Kim DaDou Brown holds a sign advocating for New York’s Domestic Violence Survivor’s Justice Actduring the Women’s March on Saturday, January 20, 2018 in New York City. (Grit Pictures LLC)

(Content note: This article contains descriptions of domestic violence and abuse.)

Contradictory expectations for women, limited protective mechanisms against domestic violence, a public unwillingness to believe survivors, and an insatiable desire to meet every social problem with a carceral response all converge in the lives of many women who have been abused by their intimate partners. 

While every survivor’s story is unique and nuanced, the new film And So I Stayed explores the double bind that constricts so survivors both while they are experiencing abuse and in the aftermath of protecting themselves against it. In the documentary, filmmakers Natalie Patillo and Daniel A. Nelson tell the stories of three women—Kim Brown, Nikki Addimando, and Tanisha Davis—who survived domestic violence and were criminalized for protecting themselves against their abusers.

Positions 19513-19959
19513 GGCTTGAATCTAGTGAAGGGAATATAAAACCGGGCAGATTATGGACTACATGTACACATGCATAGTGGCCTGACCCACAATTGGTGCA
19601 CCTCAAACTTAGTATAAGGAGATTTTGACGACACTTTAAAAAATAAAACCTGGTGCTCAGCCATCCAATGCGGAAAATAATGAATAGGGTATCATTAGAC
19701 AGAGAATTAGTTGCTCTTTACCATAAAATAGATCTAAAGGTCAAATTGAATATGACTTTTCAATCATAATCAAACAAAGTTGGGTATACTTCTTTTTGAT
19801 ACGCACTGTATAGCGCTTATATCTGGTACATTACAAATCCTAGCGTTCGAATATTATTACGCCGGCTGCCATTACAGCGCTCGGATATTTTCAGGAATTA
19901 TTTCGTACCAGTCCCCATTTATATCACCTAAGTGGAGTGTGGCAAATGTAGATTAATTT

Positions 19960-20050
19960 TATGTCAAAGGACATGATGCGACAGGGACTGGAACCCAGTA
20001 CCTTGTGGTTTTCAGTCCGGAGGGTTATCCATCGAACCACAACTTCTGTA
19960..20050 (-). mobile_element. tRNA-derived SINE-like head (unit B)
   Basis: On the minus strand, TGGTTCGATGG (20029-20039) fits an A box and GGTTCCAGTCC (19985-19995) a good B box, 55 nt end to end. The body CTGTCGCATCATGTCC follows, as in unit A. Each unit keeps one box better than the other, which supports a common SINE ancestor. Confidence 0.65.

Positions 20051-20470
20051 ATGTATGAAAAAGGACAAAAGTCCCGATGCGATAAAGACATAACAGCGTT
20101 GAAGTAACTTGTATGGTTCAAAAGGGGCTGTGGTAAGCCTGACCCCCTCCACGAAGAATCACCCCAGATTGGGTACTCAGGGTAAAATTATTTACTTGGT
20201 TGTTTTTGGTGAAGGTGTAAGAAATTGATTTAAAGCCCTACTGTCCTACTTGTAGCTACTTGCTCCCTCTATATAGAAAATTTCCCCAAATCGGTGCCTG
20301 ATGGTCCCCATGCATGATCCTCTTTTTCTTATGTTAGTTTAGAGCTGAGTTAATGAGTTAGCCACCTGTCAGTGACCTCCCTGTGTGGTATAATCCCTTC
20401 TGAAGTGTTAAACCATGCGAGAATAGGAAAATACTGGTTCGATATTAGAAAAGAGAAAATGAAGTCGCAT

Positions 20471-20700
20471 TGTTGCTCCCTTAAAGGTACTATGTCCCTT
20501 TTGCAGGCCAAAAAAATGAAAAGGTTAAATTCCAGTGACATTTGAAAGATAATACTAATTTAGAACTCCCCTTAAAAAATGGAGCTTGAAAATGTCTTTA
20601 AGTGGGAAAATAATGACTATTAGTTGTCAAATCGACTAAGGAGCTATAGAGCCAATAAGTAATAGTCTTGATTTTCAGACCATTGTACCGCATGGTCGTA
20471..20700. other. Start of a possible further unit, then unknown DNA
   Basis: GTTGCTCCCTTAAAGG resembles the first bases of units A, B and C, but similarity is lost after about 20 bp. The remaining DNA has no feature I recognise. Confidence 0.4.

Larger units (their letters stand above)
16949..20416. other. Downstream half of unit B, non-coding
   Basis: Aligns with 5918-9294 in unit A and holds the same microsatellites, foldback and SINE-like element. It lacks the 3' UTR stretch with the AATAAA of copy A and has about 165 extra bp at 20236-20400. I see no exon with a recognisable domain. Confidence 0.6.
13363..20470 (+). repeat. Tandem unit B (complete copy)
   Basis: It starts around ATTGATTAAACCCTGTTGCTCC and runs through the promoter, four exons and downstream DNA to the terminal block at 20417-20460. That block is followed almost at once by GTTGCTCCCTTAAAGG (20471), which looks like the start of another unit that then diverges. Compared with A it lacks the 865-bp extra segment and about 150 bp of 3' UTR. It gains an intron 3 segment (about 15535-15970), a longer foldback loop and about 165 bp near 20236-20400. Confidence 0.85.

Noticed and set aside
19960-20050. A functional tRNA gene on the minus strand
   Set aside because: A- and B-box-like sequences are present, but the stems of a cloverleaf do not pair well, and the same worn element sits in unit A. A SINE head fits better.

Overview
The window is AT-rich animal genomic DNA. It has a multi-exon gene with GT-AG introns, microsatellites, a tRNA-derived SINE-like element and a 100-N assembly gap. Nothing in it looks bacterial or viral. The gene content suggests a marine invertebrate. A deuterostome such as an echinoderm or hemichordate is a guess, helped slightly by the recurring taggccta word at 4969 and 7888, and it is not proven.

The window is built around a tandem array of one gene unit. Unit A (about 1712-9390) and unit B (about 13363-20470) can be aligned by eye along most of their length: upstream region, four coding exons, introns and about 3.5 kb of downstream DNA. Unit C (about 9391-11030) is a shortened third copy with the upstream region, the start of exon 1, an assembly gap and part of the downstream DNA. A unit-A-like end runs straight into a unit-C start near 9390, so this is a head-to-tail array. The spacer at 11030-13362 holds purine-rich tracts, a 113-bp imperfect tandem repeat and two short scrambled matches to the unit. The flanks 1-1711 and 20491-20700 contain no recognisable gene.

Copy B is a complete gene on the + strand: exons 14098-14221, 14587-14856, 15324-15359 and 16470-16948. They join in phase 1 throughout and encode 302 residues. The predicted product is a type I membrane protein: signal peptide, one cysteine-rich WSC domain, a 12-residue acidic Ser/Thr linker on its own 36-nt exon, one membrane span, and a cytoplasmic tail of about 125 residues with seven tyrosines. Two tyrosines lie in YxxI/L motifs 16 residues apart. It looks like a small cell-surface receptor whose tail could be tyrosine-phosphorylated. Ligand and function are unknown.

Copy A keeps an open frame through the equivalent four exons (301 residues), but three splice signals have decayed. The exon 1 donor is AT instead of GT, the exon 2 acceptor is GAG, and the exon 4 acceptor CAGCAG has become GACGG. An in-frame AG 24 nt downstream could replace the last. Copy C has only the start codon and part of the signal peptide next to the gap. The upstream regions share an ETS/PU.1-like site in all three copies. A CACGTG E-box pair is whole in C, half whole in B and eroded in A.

And So I Stayed was borne out of Natalie Pattillo’s master project when she was a student at Columbia’s Graduate School of Journalism, where she also met her co-director Daniel A. Nelson. Pattillo had been covering the fight to pass the Domestic Violence Survivors Justice Act (DVSJA), a 2019 New York state bill which would require judges to deeply consider a defendant’s history of abuse when making sentencing decisions, allowing for reduced or alternative sentencing (such as suspended sentences, community service, or various fines) in cases involving domestic violence. The role of the courts and legislation in shaping perceptions about domestic abuse and how that affects survivors is a pivotal thread woven throughout the film.